You're Never Too Old to Exercise
Regular workouts combat heart attacks, even depression, experts say
FRIDAY, Feb. 25, 2005 (HealthDayNews) -- One of the best ways to ward off health problems as you age is the same as when you're young, health experts say -- exercise.
"Most of the issues we look at as aging really are disuse. We're meant to move," said Colin Milner, CEO of the International Council on Active Aging, an umbrella group of about 4,000 organizations that deal with aging populations.
"Exercising is the closest thing to a 'magic bullet,' to ensure longevity and a good quality of life," he said.
But try selling that to those 65 and older, most of whom are too sedentary for their own good, says James Blumenthal, a professor of medical psychology at Duke University Medical School, who has conducted a number of studies that link exercise to a drop in depression and a reduced risk of a second heart attack.
"There is good evidence that older people respond just as well to exercise as younger people do, but most older people don't exercise," he said.
One reason could be health, acknowledged Milner, who noted that 85 percent of people over 65 have some health problem that could deter them from exercising. Another problem: people are often more focused on external anti-aging remedies than on staying fit.
"Of the $29 billion spent annually on anti-aging, most is spent on external things, like Botox and breast implants," Milner said. "None of this impacts inner health. The challenge is to help people realize that they should focus on prevention rather than perfection."
Fortunately, a growing number of organizations are starting to preach the gospel of exercise to older adults. Milner reports that his Active Aging Council has nearly doubled its membership in one year, from 2,500 to more than 4,000 organizations representing everything from assisted-living facilities to military hospitals to corporate fitness centers, and one of their primary goals is to increase physical activity among older individuals.
Blumenthal said the medical community is paying increasing attention to the importance of exercise for older people, even the elderly.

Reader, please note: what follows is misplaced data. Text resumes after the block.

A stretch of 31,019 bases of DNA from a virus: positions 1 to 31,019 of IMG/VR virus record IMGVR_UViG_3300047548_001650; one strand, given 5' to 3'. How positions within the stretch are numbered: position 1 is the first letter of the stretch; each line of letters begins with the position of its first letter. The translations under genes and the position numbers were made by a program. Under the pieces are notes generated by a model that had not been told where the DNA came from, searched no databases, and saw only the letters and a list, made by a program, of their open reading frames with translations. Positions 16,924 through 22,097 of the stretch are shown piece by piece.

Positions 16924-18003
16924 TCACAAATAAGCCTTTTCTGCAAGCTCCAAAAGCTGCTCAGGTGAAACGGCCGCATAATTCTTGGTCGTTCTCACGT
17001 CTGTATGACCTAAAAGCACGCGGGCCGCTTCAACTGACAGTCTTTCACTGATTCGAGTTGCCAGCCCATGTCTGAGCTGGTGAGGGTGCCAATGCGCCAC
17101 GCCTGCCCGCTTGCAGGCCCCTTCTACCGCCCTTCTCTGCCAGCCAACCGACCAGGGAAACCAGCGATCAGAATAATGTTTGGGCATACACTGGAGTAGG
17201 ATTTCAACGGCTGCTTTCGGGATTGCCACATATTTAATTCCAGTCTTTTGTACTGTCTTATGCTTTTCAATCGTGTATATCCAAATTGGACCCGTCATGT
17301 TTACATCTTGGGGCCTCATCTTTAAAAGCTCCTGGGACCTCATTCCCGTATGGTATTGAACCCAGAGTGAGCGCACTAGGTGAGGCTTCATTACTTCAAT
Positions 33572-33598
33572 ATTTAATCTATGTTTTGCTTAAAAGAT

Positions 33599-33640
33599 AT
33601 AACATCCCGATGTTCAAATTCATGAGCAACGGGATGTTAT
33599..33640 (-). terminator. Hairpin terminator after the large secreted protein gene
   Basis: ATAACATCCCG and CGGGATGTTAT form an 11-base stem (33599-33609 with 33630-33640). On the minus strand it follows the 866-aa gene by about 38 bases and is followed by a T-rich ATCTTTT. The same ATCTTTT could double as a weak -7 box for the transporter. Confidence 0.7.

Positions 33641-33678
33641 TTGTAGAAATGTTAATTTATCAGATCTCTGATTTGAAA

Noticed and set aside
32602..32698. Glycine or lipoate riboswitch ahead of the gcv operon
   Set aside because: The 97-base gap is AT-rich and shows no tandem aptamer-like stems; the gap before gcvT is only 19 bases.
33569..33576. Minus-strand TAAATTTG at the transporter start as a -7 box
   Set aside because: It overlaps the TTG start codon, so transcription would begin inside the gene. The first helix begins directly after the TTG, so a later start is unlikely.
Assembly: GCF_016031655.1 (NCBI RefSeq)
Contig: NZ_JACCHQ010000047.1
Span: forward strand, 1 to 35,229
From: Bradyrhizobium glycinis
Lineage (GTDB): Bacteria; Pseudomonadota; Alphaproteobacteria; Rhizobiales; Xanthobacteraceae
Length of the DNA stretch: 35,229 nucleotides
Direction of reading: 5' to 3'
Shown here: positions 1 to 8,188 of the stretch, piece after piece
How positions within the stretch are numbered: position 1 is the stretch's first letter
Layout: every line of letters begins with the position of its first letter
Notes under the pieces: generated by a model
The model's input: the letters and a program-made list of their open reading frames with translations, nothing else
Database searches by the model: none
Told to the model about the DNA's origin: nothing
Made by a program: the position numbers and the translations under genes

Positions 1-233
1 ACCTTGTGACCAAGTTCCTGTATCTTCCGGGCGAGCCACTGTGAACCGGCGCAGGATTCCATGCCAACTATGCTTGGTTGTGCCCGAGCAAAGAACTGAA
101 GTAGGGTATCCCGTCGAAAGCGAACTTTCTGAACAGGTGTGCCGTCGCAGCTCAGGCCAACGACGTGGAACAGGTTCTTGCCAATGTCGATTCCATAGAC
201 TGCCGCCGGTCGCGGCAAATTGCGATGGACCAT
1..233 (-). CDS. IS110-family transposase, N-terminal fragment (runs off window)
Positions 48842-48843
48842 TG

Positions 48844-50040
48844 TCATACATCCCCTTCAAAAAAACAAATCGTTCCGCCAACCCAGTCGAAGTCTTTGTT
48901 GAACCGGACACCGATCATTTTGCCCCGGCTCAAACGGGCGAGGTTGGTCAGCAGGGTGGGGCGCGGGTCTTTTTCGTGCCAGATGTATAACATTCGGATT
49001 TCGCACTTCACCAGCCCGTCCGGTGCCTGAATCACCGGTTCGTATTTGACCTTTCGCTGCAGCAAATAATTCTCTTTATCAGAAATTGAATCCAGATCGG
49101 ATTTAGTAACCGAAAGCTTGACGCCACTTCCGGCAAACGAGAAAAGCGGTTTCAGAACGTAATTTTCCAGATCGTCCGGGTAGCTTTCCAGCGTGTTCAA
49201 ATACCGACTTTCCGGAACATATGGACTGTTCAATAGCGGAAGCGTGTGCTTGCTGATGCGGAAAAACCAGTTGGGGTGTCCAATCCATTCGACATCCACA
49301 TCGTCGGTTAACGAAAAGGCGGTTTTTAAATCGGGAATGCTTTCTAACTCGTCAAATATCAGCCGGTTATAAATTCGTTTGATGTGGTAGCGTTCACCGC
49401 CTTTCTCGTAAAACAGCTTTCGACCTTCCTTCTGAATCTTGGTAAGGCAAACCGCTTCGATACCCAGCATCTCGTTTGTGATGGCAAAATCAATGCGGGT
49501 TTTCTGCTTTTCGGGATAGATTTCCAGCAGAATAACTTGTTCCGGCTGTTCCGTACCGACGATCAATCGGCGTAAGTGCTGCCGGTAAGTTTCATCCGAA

"In the last 10 years, I've seen many more studies that reflect the benefits of exercise in reducing the risk of a wide range of medical disorders," Blumenthal said, from heart disease to depression to the effect of gall bladder surgery.
Besides trimming the risk of assorted ailments, he added, exercise has been shown to increase weight loss, and improve self-confidence and physical condition so the daily activities of living are much easier to perform.
Despite all this good news about how exercise can improve the lives of older individuals, the key is to motivate folks to get moving.
For people inclined to exercise, Milner said, "The number one motivator for exercise is turning 50 itself, as people are interested in staying healthy."
For those less likely to be self-starters, Milner said their doctors can help.
"Fifty-two percent of doctors tell their patients to exercise, but only 14 percent actually prescribe it," he said. "The message should be that exercise is not an option. It should be done as part of your routine, like brushing teeth."
Another way to encourage exercise is to explain how exercise can keep people independent.
"The number one reason why older adults need assisted living is lack of leg strength -- they can't get out of a chair, walk up stairs or function on their own," Milner said. So, if they start exercising -- only 11 percent of older people do strength training -- they'll be much more likely to live independently, carry their groceries, and play with their grandchildren.
They'll also save money. According to Milner, people 50 and older who get 90 minutes of physical activity a week could save $2,200 a year on medical bills, ranging from doctors visits to prescription drugs.
If you're older and have fallen out of the exercise habit, your first move should be to the doctor, Blumenthal said. The visit should include a stress test and a review of medications you're taking because certain drugs can affect physical abilities; beta blockers, for instance, slow down the heart rate, he said.
Once your doctor has approved you for exercise, get moving. And, Blumenthal added, "You don't have to train for a marathon."
"Modest exercise of 30 minutes a day every day is more important than the intensity," he said.
The National Institutes of Health has lots of information on exercise for older adults.